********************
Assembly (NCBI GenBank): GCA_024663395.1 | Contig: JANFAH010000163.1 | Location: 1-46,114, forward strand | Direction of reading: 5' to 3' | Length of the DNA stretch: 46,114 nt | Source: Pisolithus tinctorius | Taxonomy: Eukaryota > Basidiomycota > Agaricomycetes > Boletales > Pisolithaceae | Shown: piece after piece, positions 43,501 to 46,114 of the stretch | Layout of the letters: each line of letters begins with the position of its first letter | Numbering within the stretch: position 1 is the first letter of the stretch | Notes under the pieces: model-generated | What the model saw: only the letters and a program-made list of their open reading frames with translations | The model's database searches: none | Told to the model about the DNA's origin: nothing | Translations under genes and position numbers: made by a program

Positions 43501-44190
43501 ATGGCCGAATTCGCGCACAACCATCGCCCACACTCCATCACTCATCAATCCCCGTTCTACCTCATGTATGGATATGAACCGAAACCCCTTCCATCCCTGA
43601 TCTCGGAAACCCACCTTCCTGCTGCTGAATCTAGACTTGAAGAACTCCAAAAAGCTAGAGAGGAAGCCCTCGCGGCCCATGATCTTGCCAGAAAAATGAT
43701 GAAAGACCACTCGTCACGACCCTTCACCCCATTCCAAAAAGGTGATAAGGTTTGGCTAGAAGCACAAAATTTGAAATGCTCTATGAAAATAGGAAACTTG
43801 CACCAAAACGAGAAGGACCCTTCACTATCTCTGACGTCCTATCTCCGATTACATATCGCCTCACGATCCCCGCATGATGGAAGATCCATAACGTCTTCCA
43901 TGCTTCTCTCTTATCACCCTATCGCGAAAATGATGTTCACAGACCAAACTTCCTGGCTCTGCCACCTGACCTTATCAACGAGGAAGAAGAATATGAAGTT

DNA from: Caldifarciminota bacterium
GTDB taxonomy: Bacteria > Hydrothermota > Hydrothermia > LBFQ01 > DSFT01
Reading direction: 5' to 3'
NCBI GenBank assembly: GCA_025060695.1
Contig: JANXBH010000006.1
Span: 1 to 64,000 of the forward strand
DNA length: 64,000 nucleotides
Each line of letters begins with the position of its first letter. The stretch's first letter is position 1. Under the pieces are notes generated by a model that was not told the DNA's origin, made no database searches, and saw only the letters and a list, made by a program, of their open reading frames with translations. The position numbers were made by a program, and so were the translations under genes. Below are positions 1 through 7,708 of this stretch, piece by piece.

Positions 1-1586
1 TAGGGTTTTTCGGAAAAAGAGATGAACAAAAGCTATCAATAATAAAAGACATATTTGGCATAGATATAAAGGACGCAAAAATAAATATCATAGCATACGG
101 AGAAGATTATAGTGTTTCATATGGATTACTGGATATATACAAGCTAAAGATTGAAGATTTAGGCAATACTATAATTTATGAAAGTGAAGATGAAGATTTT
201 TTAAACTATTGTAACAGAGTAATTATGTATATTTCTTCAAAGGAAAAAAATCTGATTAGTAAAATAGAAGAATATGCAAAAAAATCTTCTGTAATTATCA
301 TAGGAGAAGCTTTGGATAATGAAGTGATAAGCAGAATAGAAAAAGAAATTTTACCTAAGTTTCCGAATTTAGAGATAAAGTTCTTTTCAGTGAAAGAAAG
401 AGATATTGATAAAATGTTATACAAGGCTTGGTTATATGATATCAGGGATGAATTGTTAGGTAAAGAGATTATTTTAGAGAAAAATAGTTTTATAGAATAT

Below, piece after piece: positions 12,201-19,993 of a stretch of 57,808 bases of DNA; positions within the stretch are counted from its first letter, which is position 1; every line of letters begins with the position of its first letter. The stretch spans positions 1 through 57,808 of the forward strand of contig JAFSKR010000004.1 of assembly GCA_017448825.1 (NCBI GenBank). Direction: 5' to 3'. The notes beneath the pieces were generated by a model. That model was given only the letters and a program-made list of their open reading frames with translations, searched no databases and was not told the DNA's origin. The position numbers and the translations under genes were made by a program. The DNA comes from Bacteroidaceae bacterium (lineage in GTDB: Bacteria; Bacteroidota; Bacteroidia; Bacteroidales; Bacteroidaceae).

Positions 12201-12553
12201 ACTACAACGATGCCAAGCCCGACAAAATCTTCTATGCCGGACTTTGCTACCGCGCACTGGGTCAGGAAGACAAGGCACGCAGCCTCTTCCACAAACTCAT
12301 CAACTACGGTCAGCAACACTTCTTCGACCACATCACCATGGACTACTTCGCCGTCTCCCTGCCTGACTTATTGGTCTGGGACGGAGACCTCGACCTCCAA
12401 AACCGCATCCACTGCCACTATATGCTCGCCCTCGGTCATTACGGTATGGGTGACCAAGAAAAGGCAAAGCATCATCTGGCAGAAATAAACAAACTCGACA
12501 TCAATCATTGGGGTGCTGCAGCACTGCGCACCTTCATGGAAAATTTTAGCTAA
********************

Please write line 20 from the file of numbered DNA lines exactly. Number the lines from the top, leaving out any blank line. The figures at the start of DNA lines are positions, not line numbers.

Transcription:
301 TAGGAGAAGCTTTGGATAATGAAGTGATAAGCAGAATAGAAAAAGAAATTTTACCTAAGTTTCCGAATTTAGAGATAAAGTTCTTTTCAGTGAAAGAAAG